MISRATA, Libya (Reuters) - In a warehouse packed with rocket launchers, grenades and rifles in the Libyan city of Misrata, workers sweat in the summer heat as they install an anti-aircraft gun on a pickup truck.
They are preparing to defend Tripoli, 200 km (125 miles) to the east, against military commander Khalifa Haftar, a self-proclaimed foe of Islamists who launched a surprise attack in April against a U.N.-backed government based in the capital.
Initially shocked by the audacity of Haftar’s assault, armed groups in western Libya have improved coordination and revived armories from Libya’s 2011 revolution against Muammar Gaddafi in order to equip their fighters.
Their early disarray allowed Haftar’s Libyan National Army (LNA) force, allied to a parallel administration in eastern Libya, to reach Tripoli’s southern outskirts.
But since then defenders drawn from Misrata and Tripoli have managed to hold off Haftar’s attack, even regaining some turf.
Western diplomats expect a long war — possibly until year-end — as both sides seem confident of their prospects and enjoy backing from foreign powers who are not pushing for a ceasefire.
Such turmoil could disrupt oil flows and increase migration across the Mediterranean - a nightmare scenario for European countries: Libya has become the main conduit for African migrants and refugees trying to reach Europe.
For now, both sides seem intent on a military solution.
Turkey has supplied drones and armored trucks to Tripoli’s defenders, diplomats and Tripoli officials say. This has helped balance out previous supplies by Egypt and the United Arab Emirates to LNA, they say.
Perhaps as important is the fighting spirit in Misrata, the main bastion against Haftar, where the largest mobilization is underway since 2011 when the city helped topple Gaddafi.
Thousands fighters have skipped their regular jobs to rush to the Tripoli front, supported by women cooking meals, rich businessmen and mechanics like Haj Sadoun and by his team of technicians.
“I started this workshop in 2011 during the revolution and have never stopped. I’ve developed the (weapons) skills since then,” he said, standing in his warehouse. A dozen gun trucks were parked waiting to be served.
Some 10 trucks are serviced daily by workmen who repair their mounted guns or fix protective metal plates.
It’s not only armed groups who support Sadoun — a donation box at the entrance to his premises is used by businessmen and residents to keep him going.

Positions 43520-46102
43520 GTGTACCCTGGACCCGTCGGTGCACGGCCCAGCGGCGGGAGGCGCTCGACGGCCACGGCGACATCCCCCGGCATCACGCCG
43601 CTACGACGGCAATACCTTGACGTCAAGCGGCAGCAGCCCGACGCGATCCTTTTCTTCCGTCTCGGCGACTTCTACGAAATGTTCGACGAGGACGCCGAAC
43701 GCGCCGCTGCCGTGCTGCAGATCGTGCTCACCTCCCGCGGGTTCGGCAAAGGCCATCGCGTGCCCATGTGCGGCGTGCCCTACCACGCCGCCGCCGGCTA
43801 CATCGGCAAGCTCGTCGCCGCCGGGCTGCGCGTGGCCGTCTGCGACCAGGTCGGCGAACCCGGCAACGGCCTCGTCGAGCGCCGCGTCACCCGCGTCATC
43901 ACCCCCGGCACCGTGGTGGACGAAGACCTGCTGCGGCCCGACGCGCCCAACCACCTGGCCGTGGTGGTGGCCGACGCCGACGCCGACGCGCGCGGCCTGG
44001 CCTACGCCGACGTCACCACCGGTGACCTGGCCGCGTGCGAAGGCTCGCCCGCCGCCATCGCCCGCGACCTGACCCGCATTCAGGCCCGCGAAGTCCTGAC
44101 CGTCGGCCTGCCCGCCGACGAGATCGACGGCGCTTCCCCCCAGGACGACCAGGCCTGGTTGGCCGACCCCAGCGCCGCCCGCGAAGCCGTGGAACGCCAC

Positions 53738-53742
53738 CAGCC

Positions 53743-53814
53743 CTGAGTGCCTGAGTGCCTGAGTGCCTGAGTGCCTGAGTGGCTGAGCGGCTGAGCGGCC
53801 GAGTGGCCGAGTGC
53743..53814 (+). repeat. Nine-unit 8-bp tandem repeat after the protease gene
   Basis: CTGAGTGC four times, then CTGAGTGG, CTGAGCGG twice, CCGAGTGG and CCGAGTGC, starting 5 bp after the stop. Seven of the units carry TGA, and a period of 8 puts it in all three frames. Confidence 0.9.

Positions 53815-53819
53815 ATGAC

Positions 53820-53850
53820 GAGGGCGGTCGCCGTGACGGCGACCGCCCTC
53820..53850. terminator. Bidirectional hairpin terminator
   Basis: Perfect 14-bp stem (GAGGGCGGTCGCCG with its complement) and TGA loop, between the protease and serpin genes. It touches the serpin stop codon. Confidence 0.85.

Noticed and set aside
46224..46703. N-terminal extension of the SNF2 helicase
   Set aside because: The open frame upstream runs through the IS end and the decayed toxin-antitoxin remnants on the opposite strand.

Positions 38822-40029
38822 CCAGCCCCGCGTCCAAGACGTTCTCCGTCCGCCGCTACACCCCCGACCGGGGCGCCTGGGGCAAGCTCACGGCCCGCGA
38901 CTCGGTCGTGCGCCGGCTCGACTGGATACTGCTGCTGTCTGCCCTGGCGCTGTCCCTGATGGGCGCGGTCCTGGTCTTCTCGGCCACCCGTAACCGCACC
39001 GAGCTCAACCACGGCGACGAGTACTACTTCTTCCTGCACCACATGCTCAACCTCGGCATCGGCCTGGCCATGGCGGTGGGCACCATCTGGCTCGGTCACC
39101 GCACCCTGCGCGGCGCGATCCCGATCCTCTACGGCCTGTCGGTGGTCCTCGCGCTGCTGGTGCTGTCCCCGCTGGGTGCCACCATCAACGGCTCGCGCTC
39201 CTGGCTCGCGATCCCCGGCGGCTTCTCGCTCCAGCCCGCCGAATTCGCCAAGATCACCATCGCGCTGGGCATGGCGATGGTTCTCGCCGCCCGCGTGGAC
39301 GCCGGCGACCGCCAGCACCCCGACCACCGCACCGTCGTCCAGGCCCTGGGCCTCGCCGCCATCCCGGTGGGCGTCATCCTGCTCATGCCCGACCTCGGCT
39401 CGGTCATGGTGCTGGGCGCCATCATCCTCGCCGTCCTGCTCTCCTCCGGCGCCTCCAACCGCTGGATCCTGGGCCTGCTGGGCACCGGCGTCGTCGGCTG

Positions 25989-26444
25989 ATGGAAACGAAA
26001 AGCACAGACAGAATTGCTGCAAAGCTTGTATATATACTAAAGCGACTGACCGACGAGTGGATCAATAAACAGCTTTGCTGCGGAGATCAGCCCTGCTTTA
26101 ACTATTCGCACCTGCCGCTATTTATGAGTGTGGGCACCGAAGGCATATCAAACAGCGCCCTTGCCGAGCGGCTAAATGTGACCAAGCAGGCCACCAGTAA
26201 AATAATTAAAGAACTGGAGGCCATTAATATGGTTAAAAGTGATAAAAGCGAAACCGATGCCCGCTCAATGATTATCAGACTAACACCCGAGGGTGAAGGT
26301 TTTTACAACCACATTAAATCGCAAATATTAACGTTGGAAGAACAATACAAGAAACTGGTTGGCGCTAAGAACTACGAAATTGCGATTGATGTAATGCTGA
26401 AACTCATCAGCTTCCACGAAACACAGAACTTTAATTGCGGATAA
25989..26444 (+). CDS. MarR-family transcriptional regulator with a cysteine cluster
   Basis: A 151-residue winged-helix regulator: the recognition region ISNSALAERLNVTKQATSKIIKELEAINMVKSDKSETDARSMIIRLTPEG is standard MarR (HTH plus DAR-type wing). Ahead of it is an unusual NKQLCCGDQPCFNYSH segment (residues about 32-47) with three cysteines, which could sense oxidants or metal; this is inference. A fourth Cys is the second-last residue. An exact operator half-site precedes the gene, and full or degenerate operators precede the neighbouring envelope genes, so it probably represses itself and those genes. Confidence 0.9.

His warehouse contains stockpiles of old guns looted from Gaddafi’s arsenals and now stored for use as spare parts. Among the weapons lies an ammunition box that carries the name “Jamahiriya” — a term used by Gaddafi for Libya.
Misrata’s fighters make up the main force defending Tripoli, where armed groups are less organized and tend to have flexible loyalties: Major Tripoli groups have not fully mobilized against Haftar, apparently seeking to keep their options open.
Misratis say the Tripli groups lack the “Misrata spirit” developed in 2011 when Gaddafi besieged the city for three months. Misratis tend to see Haftar, an ex-general from Gaddafi’s army, as a copy of the autocrat.
Misrata’s troops already fought a war with Haftar in 2014 when the LNA flew air strikes to stop an advance of the city’s force on Tripoli, held then by a government allied to Haftar.
This time Haftar, who seems himself as a bastion against Islamists, has not sent planes to bomb the Misrata’s air, port and steel plant, which some diplomats take as sign he wants to make a deal with the Misratis in the end.
While the city is known for its armed groups and Islamists, it also home to businessmen, many of whom did well under the old regime — it has Libya’s biggest port, and steel and dairy firms serving the whole country.
Misrata is feeling the economic pinch: For example, foreign banks have become reluctant to open letters of credit for the steel plant, said its chairman Mohamed al-Faqih.
But this has not shaken his resolve. “God willing we will finish the barbarian attack of the criminal Haftar,” he said.
Other community leaders rule out peace talks with Haftar.
“With Haftar a deal is not possible anymore. Even if we lost 100,000 we would keep fighting,” said Mohamed Raed, a lawmaker and chairman of the al-Nasseem dairy firm — Tripoli fighters are supplied with his ice cream.
“We have more than 30,000 fighters in Misrata but so far we have sent only 6,000,” he said.
For their part, diplomats estimate Tripoli’s defenders at 3,000, similar to the dispatched LNA force. Only 1,000 are at the frontline, the rest are in forward bases, a diplomat said.
Both sides have rejected a ceasefire. Misrata officials say their forces will try take Tarhouna, a town southeast of Tripoli controlled by LNA. Haftar has been recruiting there.
“If Tarhouna is gone then Haftar lost the war,” said Raed.
The LNA itself has strengthened positions near the central city of Sirte, controlled by Misrata.
“Every day 150 to 200 women prepare meals to support our revolutionaries (fighters), meals, cakes,” said Halima Traim, who heads a Misrata charity. “We do this for our nation.”
(The story amends to “Libyan” from “Libya” in paragraph 1.)
Editing by William Maclean